There are twenty-two chapters in the book and each one is devoted to a an individual or family involved in the War. Eleven chapters showcase Loyalists and the other eleven feature Rebels. Most of the names had representatives on both sides, but some examples include Blauvelt, Bogert, Demarest, Van Allen, Van Burkirk, Holmes and Banta. For each one Todd has provide the context and such information to help our understanding of the individual’s experiences. What follows is that individual speaking to us across the centuries via his or her War Losses Claims or Pension Applications. The formerr provide Loyalist info and are a familiar source to researchers of the Loyalists, and were generated soon after the War. The Pension applications apply to the Rebels, and date from the 1830s.
These NJ Loyalists by and large settled in the Maritimes, but occasionally there is a reference to Upper Canada, and as we know quite a number did move there too, slightly later.
In a biographical note, Todd is happy to state that he is an Honorary VP of the UELAC, and is clearly proud to be such, and he is the first American to be thus named. We’re happy too.
As for the book, of course I recommend it! For an expanded review, see next Spring’s Loyalist Gazette.
…Peter W. Johnson, UE
When we think today of the political issues and the corruption unfolding in the construction industry in Quebec at the moment, many of us yearn for the good old days when things were much better. Or were they?
At the same time that the loyalists had pretty much settled their original areas and were seeking new lands for the next generation, Simcoe sought a more rapidly growing population to hopefully prevent a future invasion and takeover by the Americans. In the midst of all this, infrastructure (roads for example) was poor at best, non-existent at worst.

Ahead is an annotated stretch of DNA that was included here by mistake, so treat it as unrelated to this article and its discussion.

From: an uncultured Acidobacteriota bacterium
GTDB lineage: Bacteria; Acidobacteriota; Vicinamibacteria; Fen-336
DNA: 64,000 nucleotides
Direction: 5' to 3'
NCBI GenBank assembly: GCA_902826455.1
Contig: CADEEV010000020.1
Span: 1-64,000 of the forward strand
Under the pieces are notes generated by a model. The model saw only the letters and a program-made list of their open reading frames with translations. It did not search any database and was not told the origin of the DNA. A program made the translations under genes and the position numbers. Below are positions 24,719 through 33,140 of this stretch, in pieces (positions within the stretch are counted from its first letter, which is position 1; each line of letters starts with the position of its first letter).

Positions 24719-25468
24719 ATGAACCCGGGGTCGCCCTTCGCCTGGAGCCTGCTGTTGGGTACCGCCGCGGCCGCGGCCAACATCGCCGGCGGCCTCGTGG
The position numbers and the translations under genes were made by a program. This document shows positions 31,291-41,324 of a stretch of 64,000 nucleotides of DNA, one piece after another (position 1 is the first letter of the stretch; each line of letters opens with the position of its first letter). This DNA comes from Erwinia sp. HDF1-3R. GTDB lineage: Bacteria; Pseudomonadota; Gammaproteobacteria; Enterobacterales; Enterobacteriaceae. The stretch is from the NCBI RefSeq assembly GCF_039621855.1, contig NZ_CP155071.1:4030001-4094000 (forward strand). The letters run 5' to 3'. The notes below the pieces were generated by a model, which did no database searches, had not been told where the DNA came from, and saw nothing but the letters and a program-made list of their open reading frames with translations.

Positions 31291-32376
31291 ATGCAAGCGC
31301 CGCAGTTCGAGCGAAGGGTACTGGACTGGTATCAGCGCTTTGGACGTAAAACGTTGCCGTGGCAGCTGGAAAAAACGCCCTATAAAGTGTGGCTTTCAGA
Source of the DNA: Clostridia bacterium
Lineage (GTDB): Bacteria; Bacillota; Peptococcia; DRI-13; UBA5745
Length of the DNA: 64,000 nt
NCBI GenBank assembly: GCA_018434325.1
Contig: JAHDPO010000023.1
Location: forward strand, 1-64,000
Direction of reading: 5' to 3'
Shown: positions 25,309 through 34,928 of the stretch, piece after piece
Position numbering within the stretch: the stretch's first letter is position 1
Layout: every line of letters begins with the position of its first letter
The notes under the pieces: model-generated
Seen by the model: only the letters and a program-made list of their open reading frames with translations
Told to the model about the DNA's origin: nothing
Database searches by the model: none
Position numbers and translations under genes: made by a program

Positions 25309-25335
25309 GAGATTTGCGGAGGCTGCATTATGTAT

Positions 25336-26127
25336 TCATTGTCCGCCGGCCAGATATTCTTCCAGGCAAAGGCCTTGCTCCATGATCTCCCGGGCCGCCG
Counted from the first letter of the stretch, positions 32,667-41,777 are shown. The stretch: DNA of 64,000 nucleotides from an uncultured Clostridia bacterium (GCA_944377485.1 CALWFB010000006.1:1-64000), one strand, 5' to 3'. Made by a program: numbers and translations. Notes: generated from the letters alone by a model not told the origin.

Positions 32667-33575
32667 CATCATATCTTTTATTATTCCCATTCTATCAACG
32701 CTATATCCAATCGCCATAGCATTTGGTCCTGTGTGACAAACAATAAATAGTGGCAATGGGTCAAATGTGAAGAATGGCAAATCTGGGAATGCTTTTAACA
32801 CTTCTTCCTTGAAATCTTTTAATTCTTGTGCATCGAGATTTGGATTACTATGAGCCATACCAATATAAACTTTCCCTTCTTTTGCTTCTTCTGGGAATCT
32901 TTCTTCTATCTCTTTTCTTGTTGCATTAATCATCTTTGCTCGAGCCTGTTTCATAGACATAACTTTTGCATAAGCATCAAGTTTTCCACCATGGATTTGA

Read about some of the trials and tribulations (PDF) that faced decision-makers as they tried to improve things in this article by Christine Smith, St Francis Xavier University student and employee at the UEL Heritage Centre in Adolphutown. Her father is Dave Smith UE, re-enactor in King’s Royal Yorkers and Canadian Fencibles.
A new list is underway and your help is needed to help populate it. A number of Loyalists who had participated in the American Revolution also took up arms again in the War of 1812. A greater number of sons, daughters and family members of Loyalists also joined the war effort. See the beginning of the collection at Loyalists and the War of 1812.
A few submissions have been received. If you have Loyalist ancestry, or know of other, that meets the criteria above, please contribute to this collection. Submissions of about 500 words would be great, but size within reason is not a big concern.
Thanks in advance for your help; submit articles to firstname.lastname@example.org.